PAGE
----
Aset Abishev was among the first protesters to take to the streets of Almaty, Kazakhstan’s largest city, last week and one of the first to be arrested. After four days in detention, he emerged covered in bruises which he said were the result of being tortured and beaten.
“The police department, every five floors, was a kind of torture conveyor. Screams could be heard from every window,” the longtime opposition activist said. “The tortures were horrible. They put sacks on the young people and strangled them. They hit people, jumped on those who were lying on the ground.
“They were ordinary citizens who were caught on the street, passers-by, taxi drivers,” he added.
The largest and most violent protests in Kazakhstan’s history erupted earlier this month in the western city of Zhanaozen over a fuel price hike.
By the time they were put down nearly a week later, the protests had spread across the country, growing into broader demonstrations against poverty, corruption and the influence of former leader Nursultan Nazarbayev. The unrest prompted the government to resign and President Kassym-Jomart Tokayev to seek help from Russian-led forces from former Soviet states.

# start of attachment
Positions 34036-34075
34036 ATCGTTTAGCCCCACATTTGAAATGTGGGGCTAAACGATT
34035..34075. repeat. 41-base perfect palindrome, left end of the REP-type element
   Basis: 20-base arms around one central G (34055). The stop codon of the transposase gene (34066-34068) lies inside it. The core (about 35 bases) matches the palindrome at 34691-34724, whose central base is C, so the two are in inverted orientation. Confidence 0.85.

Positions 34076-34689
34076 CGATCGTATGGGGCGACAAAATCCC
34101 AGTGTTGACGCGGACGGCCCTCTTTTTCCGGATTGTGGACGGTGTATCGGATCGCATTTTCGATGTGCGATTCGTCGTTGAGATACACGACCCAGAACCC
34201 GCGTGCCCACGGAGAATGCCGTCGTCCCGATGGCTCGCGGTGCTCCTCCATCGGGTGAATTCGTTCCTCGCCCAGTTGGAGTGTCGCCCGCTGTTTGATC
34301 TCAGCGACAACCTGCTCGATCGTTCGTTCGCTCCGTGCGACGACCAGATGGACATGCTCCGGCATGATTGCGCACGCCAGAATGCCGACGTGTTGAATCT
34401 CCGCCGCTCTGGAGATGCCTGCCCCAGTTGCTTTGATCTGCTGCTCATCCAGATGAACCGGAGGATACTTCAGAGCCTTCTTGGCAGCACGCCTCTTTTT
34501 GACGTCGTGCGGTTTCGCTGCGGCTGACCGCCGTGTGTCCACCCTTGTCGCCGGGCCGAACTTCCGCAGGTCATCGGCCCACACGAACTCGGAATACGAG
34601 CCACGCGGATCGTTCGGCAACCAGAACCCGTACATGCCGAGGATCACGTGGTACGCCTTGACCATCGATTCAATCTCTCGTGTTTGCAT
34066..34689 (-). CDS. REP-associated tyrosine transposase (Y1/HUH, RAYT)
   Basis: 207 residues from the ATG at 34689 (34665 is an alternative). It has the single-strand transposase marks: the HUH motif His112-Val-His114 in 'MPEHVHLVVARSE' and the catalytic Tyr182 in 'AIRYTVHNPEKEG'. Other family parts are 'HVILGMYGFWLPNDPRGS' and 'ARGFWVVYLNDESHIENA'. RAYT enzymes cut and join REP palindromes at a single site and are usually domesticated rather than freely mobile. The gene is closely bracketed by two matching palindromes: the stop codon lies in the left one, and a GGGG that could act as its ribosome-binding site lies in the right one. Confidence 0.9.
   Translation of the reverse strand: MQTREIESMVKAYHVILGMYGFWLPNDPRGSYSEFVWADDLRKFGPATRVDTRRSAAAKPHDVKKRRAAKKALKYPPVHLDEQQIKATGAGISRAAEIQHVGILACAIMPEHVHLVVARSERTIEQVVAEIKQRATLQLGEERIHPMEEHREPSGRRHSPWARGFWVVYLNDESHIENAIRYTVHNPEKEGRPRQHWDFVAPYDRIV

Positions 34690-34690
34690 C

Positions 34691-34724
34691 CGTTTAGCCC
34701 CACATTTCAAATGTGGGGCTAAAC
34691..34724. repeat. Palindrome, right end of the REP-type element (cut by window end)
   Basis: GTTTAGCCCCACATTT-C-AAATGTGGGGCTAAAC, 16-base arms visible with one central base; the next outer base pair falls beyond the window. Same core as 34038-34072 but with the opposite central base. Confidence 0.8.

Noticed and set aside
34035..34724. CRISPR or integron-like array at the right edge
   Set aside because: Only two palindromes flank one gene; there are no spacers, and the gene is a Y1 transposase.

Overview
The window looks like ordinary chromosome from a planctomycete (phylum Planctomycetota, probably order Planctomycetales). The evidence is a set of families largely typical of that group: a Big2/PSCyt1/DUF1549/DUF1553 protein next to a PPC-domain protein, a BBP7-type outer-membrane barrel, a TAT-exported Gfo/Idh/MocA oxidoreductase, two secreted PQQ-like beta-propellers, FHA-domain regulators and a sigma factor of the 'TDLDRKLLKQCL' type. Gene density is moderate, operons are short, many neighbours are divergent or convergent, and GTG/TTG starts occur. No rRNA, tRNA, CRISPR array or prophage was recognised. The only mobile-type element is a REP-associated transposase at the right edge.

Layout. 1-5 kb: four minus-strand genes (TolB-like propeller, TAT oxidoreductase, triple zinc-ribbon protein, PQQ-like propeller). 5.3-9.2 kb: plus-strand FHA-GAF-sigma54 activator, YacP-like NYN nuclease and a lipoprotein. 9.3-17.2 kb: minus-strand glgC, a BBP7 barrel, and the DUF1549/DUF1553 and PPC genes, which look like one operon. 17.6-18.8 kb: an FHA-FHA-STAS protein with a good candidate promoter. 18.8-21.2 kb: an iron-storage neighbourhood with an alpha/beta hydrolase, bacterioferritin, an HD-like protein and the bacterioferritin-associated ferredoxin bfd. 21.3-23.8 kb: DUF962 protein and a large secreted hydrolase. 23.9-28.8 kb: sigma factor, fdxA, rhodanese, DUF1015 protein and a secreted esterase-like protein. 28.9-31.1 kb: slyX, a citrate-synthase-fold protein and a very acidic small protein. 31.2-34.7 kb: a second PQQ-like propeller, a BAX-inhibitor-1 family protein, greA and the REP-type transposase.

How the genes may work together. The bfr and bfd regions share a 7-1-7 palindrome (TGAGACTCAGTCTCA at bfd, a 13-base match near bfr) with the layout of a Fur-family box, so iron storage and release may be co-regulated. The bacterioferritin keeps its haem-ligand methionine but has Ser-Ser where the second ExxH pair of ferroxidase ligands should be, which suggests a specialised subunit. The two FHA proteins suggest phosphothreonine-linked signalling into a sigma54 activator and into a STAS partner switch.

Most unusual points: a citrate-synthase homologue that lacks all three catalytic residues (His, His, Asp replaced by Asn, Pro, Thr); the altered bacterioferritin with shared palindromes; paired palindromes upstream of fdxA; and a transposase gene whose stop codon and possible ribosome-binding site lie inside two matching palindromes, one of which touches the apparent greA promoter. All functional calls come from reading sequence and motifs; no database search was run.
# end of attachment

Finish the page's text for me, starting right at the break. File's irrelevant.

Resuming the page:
Government buildings were set on fire and the president ordered the security forces to fire “without warning”. More than 160 people, including police officers, were killed. Earlier official estimates said more than 10,000 people had been arrested, although on Friday the president said 2,000 had been arrested.
Tomiris Izgutdinova, a 20-year-old student from Almaty, did not join the protests. But her mother, Nuraliya Aytkulova, was shot dead on her way to her daughter’s house. Hit by two bullets in the chest, she was found bruised and beaten in the city’s Republic Square, Izgutdinova said. It is not known who fired the shots that killed her.